The excellent comment shown at the end of this post from Radders (commenting on my post Charity begins at home?) that mentions John McDonnell and Joe Homan has stirred my memories of St Joseph’s college once again. St J’s was my secondary school run by the De La Salle Brothers (DLSB).
These memories were also stirred after Cardinal Pell of Ballarat, Australia, was recently found guilty of sexual assault. Ballarat is a city where the Christian Brothers also feature heavily in various allegations of abuse – they currently total an astonishing and appalling 139 allegations.
On the positive side, the post also reminded me about John McDonnell. I’m really impressed that McDonnell, the Labour Shadow Chancellor, went to my old school. Reading his Wikipedia entry on the subject I also noticed his reason for attending – and possibly leaving St J’s – was remarkably similar to my own.
Still on politics, I was also impressed that fellow old boy Chris Mullin wrote A Very British Coup, one of my all time favourite novels and TV series. I rated McDonnell and Mullin both highly long before I knew they even went to St J’s, although they were there roughly at the same time as me. However they were boarders and I was a day boy, so our paths were unlikely to have crossed.
However, the fact that Mullin is also a supporter of the notorious Homan is disappointing, to put it gently. Homan was found innocent of abuse charges against him at his Boys Town in India. But I’ve read an account about Homan by an old boy I was contemporary with and knew well. It describes a vicious and horrible assault by Homan when he was a DLSB at St J’s Oak Hill and I have every reason to believe it is true.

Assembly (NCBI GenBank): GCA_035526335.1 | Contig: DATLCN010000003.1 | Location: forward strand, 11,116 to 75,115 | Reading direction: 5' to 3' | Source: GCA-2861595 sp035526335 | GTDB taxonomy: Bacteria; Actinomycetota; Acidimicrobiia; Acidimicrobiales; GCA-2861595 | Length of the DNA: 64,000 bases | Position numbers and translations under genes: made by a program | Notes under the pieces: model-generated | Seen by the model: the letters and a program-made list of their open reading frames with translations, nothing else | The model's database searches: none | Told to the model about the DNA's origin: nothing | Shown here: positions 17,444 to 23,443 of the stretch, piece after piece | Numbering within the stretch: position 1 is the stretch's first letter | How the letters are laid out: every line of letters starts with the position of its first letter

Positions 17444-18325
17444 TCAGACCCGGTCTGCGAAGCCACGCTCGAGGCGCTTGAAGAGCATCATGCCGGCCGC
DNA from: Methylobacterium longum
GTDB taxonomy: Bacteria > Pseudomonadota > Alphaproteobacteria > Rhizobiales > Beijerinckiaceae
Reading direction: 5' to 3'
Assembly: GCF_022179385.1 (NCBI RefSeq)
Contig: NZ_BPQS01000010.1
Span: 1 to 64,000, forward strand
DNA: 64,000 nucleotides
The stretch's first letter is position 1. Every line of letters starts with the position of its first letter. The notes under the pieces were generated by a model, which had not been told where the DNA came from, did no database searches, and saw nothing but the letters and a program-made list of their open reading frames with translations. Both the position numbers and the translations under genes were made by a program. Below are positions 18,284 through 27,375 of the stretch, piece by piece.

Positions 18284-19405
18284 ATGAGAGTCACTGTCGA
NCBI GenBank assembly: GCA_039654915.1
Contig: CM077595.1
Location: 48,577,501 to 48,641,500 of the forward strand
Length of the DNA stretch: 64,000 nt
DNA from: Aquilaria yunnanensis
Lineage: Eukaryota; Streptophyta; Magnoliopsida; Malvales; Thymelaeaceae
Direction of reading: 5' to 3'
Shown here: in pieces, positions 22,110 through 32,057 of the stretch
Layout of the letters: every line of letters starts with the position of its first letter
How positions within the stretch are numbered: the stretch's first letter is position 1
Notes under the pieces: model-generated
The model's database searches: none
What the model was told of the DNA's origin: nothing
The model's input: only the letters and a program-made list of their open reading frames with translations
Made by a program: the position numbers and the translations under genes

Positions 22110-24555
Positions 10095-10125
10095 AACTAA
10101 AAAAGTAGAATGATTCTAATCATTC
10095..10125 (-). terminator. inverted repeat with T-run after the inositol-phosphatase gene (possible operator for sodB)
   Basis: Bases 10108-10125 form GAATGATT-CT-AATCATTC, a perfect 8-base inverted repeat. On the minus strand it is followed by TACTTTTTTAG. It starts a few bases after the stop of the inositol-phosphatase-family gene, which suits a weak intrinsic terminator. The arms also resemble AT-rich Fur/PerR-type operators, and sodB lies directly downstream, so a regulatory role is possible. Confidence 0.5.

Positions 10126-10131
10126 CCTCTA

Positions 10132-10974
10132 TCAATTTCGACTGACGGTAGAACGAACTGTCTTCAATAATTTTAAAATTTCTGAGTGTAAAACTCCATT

So it sits uncomfortably with Mullin’s protagonist Harry Perkins in A Very British Coup, who becomes that so rare individual — a True Labour prime minister. A politician we can trust and admire. In fact, I could imagine John McDonnell as just such a Harry Perkins prime minister, more so even than Jeremy Corbyn. I think he would be brilliant. If it ever happens, I pray he doesn’t share the same fate as Perkins. Certainly The Sun and The Daily Mail would set out to destroy him just as their fictional counterparts destroyed Perkins.
So I got thinking as to whether these two distinguished politicians were affected by St J’s as I was. After all, they were there in the same era as me – an era when physical and sexual abuse was rife at the school and everyone knew it was going on. Even us day boys. You couldn’t avoid it. It was everywhere. In fact I would say, based on my own observations, experiences, and the disturbing and heartfelt testimonies of various old boys on this site that Ipswich – and St J’s in particular – truly was another Ballarat. Except in Ipswich they sadly got away with it. Thus all three parish priests in Ipswich at this time were abusers. No odd rotten apple there: it was endemic, just like it seems to have been in Ballarat.
St J’s certainly affected me greatly and inspired my creation of the anti-establishment British comic 2000AD featuring Judge Dredd. It’s still going strong today after 42 years. My take on the sinister Judge Dredd – also the subject of two movies – drew directly on Brother James and Brother Solomon as I relate in my autobiography Be Pure! Be Vigilant! Behave! 2000AD & Judge Dredd: The Secret History.
To briefly describe Solomon (Mike Mercado), AKA The Swinging Monk: he was thrown out of DLSBs schools three times for sexually abusing boys. Each time they let him back in! I’m told he then headed out to Boys Town, to ‘work in the missions’ with Joe Homan.